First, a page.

I am an economist and Fellow at Resources for the Future (RFF), specializing in energy and environmental economics and policy. I use econometric tools and economic theory to study environmental policy, the changing nature of energy markets, and the interrelationships between them. My recent work considers the implications of the shale revolution for oil and gas markets, climate policy, intertemporal dynamics of market-based environmental policy, among others. Ongoing work includes improving the empirical basis underlying the social cost of carbon, as well as evaluating US energy policies.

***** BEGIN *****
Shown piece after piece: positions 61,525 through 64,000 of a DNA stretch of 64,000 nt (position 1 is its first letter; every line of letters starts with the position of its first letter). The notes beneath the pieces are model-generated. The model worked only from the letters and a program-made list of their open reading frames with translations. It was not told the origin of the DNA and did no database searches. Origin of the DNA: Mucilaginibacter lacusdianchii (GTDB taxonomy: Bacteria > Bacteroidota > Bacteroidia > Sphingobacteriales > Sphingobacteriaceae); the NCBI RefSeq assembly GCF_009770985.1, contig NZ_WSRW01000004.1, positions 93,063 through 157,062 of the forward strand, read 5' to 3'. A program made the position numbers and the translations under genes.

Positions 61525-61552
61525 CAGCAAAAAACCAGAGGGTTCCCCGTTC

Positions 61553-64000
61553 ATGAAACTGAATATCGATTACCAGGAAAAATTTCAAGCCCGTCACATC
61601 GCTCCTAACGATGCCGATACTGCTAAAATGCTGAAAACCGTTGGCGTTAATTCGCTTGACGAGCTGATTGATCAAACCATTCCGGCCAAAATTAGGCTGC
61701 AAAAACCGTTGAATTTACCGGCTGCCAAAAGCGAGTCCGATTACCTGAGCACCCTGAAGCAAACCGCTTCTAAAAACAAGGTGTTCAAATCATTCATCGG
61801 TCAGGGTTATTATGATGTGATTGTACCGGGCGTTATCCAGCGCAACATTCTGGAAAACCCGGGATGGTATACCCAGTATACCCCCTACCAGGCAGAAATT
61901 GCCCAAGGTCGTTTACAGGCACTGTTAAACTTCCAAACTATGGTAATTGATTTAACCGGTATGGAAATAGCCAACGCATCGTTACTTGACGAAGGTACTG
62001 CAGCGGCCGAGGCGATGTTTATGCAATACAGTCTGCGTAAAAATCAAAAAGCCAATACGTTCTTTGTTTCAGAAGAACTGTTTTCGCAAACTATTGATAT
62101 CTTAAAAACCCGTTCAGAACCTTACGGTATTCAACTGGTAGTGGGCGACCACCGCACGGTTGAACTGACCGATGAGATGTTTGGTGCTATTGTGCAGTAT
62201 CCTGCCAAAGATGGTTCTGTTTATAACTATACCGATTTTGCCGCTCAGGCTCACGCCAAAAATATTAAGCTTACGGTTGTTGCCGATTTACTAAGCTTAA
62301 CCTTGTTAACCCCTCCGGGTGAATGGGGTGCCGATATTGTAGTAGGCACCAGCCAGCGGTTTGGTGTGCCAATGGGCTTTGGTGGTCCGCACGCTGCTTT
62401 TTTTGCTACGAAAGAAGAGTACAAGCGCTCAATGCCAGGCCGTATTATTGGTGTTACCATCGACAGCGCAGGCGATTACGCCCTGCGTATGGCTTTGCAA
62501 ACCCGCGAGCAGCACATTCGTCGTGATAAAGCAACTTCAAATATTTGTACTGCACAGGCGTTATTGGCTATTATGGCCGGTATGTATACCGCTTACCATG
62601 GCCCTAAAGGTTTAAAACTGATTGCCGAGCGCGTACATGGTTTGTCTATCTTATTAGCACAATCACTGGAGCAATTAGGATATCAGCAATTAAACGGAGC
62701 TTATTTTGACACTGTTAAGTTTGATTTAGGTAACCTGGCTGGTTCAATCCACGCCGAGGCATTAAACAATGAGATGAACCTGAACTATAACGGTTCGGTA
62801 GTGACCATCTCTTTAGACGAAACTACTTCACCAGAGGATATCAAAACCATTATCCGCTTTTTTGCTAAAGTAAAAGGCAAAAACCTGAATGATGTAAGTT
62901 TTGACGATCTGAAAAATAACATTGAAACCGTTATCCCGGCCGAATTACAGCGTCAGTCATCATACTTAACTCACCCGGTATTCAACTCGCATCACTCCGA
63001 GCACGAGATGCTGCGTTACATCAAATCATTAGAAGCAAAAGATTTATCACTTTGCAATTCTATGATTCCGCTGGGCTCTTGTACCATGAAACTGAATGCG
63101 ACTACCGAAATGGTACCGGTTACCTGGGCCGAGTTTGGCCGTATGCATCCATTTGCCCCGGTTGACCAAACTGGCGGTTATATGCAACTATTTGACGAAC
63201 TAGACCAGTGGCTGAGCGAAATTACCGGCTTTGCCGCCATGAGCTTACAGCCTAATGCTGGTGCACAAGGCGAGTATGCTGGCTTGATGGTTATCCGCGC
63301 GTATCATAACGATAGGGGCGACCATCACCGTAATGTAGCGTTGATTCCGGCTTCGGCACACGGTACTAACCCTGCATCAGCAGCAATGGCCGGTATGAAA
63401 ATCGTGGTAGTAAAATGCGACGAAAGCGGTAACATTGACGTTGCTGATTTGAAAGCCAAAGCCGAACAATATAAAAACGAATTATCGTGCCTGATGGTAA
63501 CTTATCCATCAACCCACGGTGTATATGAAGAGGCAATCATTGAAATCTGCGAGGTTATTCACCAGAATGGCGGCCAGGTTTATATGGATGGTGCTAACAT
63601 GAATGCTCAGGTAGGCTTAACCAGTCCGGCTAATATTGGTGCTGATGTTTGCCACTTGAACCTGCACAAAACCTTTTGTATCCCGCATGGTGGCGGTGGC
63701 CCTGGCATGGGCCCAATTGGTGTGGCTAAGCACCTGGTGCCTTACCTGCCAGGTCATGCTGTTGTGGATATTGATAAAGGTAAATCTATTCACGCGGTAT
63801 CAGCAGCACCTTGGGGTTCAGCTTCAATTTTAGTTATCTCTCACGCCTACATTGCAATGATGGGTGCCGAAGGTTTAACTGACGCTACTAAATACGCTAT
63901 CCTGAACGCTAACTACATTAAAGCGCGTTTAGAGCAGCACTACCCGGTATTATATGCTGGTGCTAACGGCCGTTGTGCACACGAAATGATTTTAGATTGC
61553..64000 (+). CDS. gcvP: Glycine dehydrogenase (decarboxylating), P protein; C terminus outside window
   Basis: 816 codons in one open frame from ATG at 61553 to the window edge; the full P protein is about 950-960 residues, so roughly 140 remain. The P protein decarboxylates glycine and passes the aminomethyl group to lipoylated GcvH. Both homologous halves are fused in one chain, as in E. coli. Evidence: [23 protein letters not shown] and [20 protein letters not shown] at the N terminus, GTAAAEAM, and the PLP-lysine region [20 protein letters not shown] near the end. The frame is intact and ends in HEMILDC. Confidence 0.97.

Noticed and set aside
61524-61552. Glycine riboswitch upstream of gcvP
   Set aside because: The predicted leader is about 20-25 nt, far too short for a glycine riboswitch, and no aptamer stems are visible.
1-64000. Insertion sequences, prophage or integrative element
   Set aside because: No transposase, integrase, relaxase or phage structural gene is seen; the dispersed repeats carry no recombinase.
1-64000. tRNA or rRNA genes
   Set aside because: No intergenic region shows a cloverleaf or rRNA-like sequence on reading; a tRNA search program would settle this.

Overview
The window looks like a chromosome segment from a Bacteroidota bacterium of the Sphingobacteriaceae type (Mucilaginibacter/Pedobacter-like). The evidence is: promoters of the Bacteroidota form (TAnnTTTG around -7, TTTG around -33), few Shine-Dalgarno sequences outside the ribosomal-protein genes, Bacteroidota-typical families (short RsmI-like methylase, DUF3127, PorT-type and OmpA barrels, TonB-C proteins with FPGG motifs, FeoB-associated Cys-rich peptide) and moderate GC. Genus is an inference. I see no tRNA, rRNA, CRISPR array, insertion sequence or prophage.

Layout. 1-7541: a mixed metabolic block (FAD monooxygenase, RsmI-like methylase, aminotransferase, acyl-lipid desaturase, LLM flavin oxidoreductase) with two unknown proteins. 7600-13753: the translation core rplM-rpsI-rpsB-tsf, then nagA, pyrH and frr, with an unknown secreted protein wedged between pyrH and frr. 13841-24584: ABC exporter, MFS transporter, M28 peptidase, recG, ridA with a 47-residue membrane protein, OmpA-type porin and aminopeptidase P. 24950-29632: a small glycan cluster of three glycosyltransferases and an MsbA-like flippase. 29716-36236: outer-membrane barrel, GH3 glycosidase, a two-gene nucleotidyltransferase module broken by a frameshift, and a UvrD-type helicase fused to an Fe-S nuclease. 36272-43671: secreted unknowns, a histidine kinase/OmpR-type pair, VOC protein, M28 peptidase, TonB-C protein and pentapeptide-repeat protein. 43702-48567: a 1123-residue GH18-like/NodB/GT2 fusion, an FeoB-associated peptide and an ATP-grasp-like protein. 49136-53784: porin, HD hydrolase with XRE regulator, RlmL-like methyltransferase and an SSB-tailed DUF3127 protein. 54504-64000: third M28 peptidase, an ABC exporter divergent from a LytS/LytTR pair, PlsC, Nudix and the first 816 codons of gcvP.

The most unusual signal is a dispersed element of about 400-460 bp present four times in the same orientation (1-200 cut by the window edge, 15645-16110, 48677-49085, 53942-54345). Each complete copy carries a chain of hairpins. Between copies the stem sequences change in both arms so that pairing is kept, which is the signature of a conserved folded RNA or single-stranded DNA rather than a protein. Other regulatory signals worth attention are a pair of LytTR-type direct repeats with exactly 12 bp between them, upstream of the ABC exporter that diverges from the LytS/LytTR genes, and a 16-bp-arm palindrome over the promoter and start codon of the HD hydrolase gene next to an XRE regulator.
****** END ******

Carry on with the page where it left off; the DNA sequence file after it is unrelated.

Before joining RFF, I earned my Ph.D. at Duke University, before which I worked in both the public sector (at the Congressional Budget Office (CBO)) and private sector (at NERA Economic Consulting). At CBO, I developed energy-economic models to analyze the implications of energy and environmental policies, including the Waxman-Markey cap-and-trade bill and renewable electricity standards. At NERA, I conducted electricity market modeling, project valuation, and discounted cash flow analysis of energy and infrastructure investments in the United States, Latin America, Europe, Africa, and Southeast Asia.